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Attaching a roll-film holder

 
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gyron



Joined: 02 Nov 2009
Posts: 13
Location: Australia

PostPosted: Sat Sep 25, 2010 8:10 am    Post subject: Attaching a roll-film holder Reply with quote

I can't help but feeling that my question is probably a bit silly, like I'm missing something obvious, but I'm stumped.

I now have a nice Crown Graphic 4x5 with a Graflok back. I've also bought a Horseman 6x7 roll film holder, assuming that it would work properly with my Crown Graphic. The problem is that for the life of me I can't see how the Horseman is meant to stay in place.

First I remove the ground-glass back by pushing down on both spring clips and sliding it off to the right. Then I place the Horseman on the back of the camera where the ground-glass back was. The Horseman fits in that space nice and snug, but how do I make it stay in place? I can't see any clips or connectors which would do the job.

My guess is that I've either bought the wrong kind of roll film back for this camera, or I'm missing some kind of clip or bracket on the camera's back. Or I'm just doing something stupid

Any suggestions? (I can post a picture of the equipment if it helps)

(I do have some sheet film holders so that I could use 4x5 film, but I'm currently waiting on the film to arrive in the post, and in the meantime I'd hoped to try some roll film.)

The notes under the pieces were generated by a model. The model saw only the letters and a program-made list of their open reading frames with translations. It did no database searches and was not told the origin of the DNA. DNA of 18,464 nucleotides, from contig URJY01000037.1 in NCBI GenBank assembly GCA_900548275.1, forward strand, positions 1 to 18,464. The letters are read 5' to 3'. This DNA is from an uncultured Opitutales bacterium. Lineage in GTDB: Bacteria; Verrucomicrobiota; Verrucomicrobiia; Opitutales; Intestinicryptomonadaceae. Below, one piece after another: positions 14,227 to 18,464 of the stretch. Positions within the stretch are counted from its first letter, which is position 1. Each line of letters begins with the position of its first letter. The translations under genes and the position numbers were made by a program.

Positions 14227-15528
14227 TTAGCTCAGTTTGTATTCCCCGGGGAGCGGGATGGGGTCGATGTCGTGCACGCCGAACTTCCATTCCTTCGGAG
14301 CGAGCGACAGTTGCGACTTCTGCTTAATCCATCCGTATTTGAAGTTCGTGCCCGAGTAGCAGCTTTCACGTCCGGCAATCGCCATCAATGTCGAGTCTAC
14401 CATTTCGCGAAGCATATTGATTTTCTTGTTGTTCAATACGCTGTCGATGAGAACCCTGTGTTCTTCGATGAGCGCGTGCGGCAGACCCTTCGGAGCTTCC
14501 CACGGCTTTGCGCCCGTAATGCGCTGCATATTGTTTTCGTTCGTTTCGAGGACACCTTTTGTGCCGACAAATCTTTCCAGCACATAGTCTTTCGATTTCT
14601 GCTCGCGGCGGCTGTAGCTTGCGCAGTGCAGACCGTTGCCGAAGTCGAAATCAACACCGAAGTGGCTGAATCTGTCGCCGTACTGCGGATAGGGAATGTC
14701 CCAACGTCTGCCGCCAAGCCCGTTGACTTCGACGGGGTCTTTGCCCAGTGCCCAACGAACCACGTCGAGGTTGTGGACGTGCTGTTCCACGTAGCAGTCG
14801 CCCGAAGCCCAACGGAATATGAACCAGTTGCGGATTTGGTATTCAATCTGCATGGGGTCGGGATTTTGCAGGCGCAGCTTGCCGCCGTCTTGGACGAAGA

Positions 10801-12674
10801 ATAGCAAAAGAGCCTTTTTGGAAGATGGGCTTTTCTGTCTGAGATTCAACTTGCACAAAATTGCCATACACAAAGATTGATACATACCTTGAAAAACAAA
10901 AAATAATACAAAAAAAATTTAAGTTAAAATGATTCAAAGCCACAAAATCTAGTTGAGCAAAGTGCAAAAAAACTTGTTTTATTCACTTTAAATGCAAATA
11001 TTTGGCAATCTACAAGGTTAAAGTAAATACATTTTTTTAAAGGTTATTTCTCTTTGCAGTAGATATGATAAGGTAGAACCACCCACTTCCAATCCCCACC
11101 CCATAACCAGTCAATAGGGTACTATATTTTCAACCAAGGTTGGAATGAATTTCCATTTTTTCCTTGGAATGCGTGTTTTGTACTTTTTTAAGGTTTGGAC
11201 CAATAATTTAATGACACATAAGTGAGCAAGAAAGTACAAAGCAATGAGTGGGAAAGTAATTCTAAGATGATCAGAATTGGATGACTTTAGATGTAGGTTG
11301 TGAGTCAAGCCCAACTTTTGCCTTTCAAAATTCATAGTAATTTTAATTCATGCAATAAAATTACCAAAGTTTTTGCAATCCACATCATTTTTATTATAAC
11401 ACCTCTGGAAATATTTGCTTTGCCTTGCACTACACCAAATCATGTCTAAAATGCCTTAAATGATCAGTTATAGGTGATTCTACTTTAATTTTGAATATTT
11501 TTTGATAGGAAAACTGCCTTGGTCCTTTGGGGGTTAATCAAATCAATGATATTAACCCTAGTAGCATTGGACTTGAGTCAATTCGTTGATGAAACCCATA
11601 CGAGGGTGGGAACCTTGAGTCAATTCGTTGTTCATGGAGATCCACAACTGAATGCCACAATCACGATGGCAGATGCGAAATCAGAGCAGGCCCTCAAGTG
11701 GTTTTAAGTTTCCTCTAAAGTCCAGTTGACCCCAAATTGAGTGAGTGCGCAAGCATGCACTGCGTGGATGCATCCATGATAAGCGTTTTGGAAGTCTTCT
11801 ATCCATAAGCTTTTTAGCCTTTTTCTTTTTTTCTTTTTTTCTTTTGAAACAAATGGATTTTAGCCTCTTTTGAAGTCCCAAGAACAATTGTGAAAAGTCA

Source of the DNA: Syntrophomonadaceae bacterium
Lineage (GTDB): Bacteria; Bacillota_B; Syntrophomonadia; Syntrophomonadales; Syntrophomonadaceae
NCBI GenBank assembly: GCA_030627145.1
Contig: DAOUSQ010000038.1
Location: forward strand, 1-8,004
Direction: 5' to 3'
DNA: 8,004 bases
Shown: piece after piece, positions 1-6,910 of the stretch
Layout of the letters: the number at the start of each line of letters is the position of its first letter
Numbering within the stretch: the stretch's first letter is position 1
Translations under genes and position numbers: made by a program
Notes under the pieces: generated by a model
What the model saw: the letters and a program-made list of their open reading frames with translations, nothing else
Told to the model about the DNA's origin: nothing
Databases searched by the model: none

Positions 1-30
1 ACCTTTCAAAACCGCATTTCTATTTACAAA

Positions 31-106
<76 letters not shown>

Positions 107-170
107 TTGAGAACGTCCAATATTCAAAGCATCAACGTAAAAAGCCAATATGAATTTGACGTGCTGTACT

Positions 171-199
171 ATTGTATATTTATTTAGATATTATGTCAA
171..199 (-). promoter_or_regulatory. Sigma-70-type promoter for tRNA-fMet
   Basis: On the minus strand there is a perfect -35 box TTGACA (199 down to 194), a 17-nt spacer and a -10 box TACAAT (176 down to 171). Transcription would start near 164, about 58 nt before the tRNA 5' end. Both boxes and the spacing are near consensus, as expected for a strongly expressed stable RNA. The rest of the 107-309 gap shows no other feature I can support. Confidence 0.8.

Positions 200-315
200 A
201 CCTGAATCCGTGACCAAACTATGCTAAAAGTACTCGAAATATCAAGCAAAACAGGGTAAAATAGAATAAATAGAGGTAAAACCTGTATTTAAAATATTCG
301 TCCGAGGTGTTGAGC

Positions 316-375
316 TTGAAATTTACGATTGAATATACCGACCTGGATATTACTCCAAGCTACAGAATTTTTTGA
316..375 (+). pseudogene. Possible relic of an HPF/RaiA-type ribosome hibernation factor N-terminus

Thanks.
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pv17vv



Joined: 22 Dec 2001
Posts: 255
Location: The Ardennes, Belgium

PostPosted: Sat Sep 25, 2010 10:49 am    Post subject: Reply with quote

Your camera should have two horizontal chrome sliders around (one above and one under) the rectangular hole. Slide them in to secure the holder into place, then slide them out to free it when you want to remove the holder.
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gyron



Joined: 02 Nov 2009
Posts: 13
Location: Australia

PostPosted: Sat Sep 25, 2010 11:45 am    Post subject: Reply with quote

pv17vv wrote:
Your camera should have two horizontal chrome sliders around (one above and one under) the rectangular hole. Slide them in to secure the holder into place, then slide them out to free it when you want to remove the holder.


There are chrome brackets, one above and one below the opening, but I don't see how they could move (they're firmly screwed into place at each end). They're almost as wide as the camera back, and have a tab that sticks out at each end, and have a dark smaller bit of metal screwed on top of each of them.

A quick image search comes up with this page: http://www.pacificrimcamera.com/pp/graflex/backs.htm